Uploaded on May 11, 2009
Had to upload this one; the only white-made (lyrically speaking) hip hop I can recommend people to bump. Peace and Respect to Macklemore for speaking on this, and with us.
Update: A whole lot of people are getting on my case for the above description, I replied to one spirited individual and will post it here for those who are so appalled at my statement.
I saw your comment on the Macklemore vid. Apart from my schedule being hectic, I was not aware you were expecting a reply - please excuse that.
When I write that 'this is the only white-made hip-hop I can recommend' it seems a lot of people take that as a negative statement about other white hip-hop artists music. That is an asinine assumption. What it means isn't anymore elaborate than me having listened to very little of the hip-hop out there that the white community produces. I admit I am possibly remiss for this.
I do listen to some hip-hop that isn't produced by my Afrikan people, but I wouldn't recommend all of it. I'm not sure if Non-Phixion falls under 'white' but I bump them quite a lot - but I'm not sure I'd recommend them. However, Brother Ali, Necro and Ill Bill are competent and accomplished lyricists on a par with a lot of others out there that I find touch on subjects worthwhile talking about in my spare time. You will notice that I did not mentioned them in the video.
Just because I did not mention them here does not mean that I put them down - it just means I put forward a certain sentiment about a certain song (this one being Mack's song).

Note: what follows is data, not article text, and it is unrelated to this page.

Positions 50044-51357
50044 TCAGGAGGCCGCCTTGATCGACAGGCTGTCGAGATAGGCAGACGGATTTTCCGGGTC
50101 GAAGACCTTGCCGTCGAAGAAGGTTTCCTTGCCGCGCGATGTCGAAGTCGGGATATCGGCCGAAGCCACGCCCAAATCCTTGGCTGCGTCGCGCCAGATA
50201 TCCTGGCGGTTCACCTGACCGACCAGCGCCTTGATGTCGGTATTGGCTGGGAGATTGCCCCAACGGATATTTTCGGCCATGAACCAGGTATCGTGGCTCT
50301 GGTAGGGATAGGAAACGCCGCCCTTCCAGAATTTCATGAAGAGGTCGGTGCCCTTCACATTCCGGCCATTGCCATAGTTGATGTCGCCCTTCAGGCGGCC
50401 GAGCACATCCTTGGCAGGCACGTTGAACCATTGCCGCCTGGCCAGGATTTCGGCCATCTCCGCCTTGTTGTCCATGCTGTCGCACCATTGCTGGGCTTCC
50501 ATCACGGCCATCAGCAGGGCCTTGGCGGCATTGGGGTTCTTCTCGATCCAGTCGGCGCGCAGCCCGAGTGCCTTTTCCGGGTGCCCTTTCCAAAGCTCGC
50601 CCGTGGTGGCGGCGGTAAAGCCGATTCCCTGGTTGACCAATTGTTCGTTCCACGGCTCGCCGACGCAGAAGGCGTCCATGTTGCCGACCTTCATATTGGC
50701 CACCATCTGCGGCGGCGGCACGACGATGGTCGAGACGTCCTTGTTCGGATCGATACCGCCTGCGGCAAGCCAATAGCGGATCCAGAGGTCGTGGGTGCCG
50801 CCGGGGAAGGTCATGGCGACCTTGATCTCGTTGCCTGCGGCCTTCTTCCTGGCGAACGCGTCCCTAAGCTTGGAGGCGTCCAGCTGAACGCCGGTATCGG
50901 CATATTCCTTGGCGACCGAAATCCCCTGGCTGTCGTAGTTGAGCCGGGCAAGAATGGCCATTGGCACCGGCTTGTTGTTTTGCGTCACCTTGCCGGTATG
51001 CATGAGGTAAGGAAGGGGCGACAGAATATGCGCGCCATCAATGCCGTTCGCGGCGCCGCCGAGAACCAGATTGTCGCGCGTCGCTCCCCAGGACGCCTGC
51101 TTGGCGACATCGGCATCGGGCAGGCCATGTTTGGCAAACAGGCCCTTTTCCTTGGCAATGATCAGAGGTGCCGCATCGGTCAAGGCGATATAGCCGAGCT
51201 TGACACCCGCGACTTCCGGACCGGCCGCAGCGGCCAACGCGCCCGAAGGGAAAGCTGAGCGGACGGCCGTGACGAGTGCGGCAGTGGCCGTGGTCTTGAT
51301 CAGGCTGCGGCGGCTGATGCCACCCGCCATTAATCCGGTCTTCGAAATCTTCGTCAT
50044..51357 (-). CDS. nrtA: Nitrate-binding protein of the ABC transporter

We could go into semantics and establish that me using the word 'only' when communicating what kinds of white made hip-hop I recommend is a very tactless remark and even offensive to some. I can apologize for that.
But it was the content of this song, and the spirit in which the artist chose to approach the issue and so humbly communicated his support and understanding of Afrikan plight that spurred me to make a video of this song and share it on the net. I don't know other songs from the white community that might make me react the same way. Slick lyrics, tight production and metaphors become childs play when next to a song dealing with real life, complex issues in a non-conspiratory, affective way - that applies to all artists regardless of the shade of their skin.
I do hope this explanation has shed some light on your question, if you have anymore you can just ask.
Finally, let me thank you for your inquiry and your spirit. It is clear that your interest in hip-hop goes well beyond the superficial affection we see in most consumers today. Out of respect, may I ask the name and heritage of the person asking? In these days where hip-hop has become more disingenuous than even rap at times, I am glad to see that many of us still have heart enough to ask the hard question and demands answers.
- Brother Chimaobi
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